As Veredomon already explained, German does have ways to express the progressive aspect, and even more than one. The real difference is that English, like the Celtic languages, has the unusual feature that marking the progressive aspect is not optional. Here is why it makes sense that German hasn't developed obligatory progressive marking (yet?).
Many languages develop a way to express the progressive aspect because often you want to stress that something is going on right now. Once there is an established way of expressing that, people tend to generalise it further and further for much the same reason that people say brilliant or tremendous instead of just plain good. Example: "I promise I will pay tomorrow. I am not just promising it, the paying tomorrow is such an irrevocable fact that one could say I am practically paying right now. (Though of course I can't because I can't access my money yet.) You could say I am paying, though not right now but tomorrow. That's it: I am paying tomorrow!"
Among other ways of marking the progressive aspect, German and Dutch have a construction that is similar to one that may be the origin of the English progressive as there are some similar examples in Old English. (Old English didn't have a progressive like modern English does, but a few sentences have survived that look suspiciously like the Dutch/English progressive. I can't find the source right now, but I think one example was, in literal translation, "[be] on the hunting".)
- I am cooking.
- Ik ben aan het koken.
- Ich bin am [= an dem] kochen.
So literally, in Dutch and German you say "I am at the cooking". Even for the literal translation I used the gerund/present participle in English instead of the Dutch/German infinitive because in each case that's how the language forms nouns from verbs.
The Dutch and German constructions are a bit wordy, but straightforward enough. I believe the main thing that prevents them from being used so often that they become obligatory where applicable is that they don't generalise well to more complicated cases:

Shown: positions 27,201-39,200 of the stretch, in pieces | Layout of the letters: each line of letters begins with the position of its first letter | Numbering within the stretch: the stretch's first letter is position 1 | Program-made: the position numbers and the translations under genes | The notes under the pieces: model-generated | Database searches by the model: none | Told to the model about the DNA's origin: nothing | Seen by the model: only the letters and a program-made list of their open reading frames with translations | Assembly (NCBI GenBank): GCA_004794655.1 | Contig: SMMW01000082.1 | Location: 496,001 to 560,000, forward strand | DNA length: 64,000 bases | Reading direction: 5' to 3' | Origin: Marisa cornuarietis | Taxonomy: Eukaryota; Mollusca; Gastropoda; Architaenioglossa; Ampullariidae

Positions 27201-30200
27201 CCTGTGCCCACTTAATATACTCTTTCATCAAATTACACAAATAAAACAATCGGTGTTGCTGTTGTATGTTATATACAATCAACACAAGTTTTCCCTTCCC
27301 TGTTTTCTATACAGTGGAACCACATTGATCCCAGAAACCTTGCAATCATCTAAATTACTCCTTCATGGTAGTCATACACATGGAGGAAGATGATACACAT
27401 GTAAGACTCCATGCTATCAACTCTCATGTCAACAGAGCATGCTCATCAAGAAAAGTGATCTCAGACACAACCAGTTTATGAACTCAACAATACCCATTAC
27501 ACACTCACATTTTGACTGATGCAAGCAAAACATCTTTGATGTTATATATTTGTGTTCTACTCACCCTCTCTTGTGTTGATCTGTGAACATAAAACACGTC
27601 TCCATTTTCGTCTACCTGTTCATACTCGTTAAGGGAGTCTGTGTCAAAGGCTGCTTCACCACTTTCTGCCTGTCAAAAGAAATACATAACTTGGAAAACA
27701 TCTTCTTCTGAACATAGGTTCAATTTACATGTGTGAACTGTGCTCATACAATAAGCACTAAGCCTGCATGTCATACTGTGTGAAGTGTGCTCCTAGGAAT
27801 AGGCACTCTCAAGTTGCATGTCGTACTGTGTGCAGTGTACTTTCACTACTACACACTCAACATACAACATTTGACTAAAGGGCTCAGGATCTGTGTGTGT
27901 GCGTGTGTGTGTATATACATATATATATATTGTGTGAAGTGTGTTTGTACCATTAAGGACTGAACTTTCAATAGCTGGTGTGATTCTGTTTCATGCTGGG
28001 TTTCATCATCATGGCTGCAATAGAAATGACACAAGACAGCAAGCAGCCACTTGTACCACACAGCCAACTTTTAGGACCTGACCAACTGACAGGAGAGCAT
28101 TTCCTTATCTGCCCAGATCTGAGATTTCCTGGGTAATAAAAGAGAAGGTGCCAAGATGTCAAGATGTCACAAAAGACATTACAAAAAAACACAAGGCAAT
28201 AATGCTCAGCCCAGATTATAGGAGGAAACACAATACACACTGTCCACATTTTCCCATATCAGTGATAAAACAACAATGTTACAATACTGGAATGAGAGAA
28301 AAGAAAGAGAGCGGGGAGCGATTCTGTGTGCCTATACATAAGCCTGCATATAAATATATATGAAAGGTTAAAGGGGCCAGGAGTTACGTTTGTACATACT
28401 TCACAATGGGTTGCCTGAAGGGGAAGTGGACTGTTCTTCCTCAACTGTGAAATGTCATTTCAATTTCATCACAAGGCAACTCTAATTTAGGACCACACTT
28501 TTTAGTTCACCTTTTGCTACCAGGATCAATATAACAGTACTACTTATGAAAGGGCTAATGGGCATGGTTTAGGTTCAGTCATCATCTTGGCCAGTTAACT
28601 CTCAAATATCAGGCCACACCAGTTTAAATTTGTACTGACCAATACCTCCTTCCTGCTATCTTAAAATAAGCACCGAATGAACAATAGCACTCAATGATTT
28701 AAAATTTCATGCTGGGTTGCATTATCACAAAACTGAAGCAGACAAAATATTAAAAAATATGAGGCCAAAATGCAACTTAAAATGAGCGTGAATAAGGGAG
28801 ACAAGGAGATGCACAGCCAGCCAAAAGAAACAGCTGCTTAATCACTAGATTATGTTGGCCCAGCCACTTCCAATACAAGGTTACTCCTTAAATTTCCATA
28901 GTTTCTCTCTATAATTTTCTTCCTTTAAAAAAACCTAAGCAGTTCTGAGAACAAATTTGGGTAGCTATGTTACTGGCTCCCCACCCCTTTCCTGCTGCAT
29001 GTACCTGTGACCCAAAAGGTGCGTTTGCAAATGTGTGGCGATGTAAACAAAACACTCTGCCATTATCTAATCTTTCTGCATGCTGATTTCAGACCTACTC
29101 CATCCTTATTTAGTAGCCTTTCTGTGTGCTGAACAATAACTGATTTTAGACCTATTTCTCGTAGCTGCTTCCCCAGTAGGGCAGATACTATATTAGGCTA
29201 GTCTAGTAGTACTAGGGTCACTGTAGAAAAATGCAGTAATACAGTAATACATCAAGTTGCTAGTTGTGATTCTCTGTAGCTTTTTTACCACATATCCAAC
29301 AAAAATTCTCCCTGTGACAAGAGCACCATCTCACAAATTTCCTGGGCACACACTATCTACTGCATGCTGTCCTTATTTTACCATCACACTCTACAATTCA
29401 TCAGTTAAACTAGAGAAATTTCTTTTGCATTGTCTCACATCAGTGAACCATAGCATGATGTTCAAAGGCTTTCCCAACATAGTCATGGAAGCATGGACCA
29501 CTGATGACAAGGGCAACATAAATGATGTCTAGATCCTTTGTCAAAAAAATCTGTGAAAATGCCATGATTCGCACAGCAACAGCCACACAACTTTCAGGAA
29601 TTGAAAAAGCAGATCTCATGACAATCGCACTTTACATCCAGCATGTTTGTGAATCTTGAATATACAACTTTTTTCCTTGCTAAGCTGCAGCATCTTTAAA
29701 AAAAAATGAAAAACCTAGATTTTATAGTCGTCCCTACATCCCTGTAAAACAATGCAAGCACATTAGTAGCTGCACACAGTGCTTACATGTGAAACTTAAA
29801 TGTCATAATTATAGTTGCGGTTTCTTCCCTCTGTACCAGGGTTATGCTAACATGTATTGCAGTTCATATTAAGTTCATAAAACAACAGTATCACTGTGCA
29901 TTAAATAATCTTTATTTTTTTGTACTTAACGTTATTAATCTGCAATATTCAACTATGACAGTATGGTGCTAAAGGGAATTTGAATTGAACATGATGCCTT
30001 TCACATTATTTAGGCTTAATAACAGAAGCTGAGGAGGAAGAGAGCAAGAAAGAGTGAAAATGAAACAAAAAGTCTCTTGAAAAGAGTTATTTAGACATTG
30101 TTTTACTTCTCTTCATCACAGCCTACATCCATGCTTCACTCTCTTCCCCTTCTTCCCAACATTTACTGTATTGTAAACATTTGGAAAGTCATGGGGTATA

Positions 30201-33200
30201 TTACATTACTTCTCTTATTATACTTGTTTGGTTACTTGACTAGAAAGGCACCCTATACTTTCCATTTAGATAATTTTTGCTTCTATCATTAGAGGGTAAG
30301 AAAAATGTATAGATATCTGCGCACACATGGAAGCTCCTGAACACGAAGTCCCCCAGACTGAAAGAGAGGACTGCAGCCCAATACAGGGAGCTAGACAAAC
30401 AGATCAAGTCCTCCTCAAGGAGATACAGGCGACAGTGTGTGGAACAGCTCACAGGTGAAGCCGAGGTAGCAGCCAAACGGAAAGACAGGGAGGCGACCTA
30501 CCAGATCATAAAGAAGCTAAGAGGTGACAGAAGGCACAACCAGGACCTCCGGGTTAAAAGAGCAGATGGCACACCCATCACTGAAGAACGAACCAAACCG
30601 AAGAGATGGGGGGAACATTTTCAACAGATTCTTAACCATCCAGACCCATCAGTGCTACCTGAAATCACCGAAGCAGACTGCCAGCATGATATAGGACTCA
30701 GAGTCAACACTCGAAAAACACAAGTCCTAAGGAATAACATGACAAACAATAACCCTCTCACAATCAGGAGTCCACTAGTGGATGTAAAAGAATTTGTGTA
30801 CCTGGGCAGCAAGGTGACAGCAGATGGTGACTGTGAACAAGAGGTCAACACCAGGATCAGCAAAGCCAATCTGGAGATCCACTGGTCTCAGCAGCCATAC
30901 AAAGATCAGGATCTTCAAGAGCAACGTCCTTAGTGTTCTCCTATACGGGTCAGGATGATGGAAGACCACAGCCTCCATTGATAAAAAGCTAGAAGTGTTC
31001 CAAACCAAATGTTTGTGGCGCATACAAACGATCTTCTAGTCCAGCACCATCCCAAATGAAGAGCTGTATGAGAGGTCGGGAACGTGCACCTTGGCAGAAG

- I am cooking the food.
- Ik ben het eten aan het koken.
- ? Ich bin das Essen am kochen.
This is where it gets weird, because literally, in Dutch and German you say "I am the food at the cooking". (Since het eten / das Essen is literally the eating, we could even translate this as "I am the eating at the cooking".) In Dutch this is already firmly established. In German it's definitely colloquial, and even when it is used colloquially, it indicates that the speaker comes from the Ruhr district, a large and populous area near the Dutch border.
It's unlikely that the progressive will become obligatory in Dutch and German before it is simplified a lot. There is already a construction that is structurally essentially the same as the English progressive:
- I am someplace to cook.
- Ik ben koken.
- Ich bin kochen.
If we consider cases such as "I am skiing" / "I am someplace to ski" or "I am hunting" / "I am someplace to hunt", it appears that semantically this second construction is close enough to the progressive that it might acquire a progressive meaning. But for now the two are held separate, and the simple construction is currently blocking the simplification of the progressive by simply dropping aan het / am. I.e. you can't simplify the progressive that way because if you do you are not extending a language so as to make new sequences of words grammatical, but you are saying something that already has a different meaning. By the way, this construction may well be at the origin of the strange object placement in the Dutch (and dialectal German) progressive:
- I am someplace to cook the food.
- Ik ben het eten koken.
- Ich bin das Essen kochen.
Now that this parallelism exists, it is natural to interpret aan het / am as a progressive marker. Which interpretation of course makes it even less likely to be dropped when expressing a progressive.
Due to these problems, the most common way of expressing the progressive aspect in Dutch and German is still by adding adverbs such as nu / gerade (right now):
- I am cooking the food.
- Ik kook nu het eten.
- Ich koche gerade das Essen.
This way of marking the progressive aspect is very unlikely to become obligatory because (to my knowledge) there is no precedent of obligatory adverbs in Germanic languages.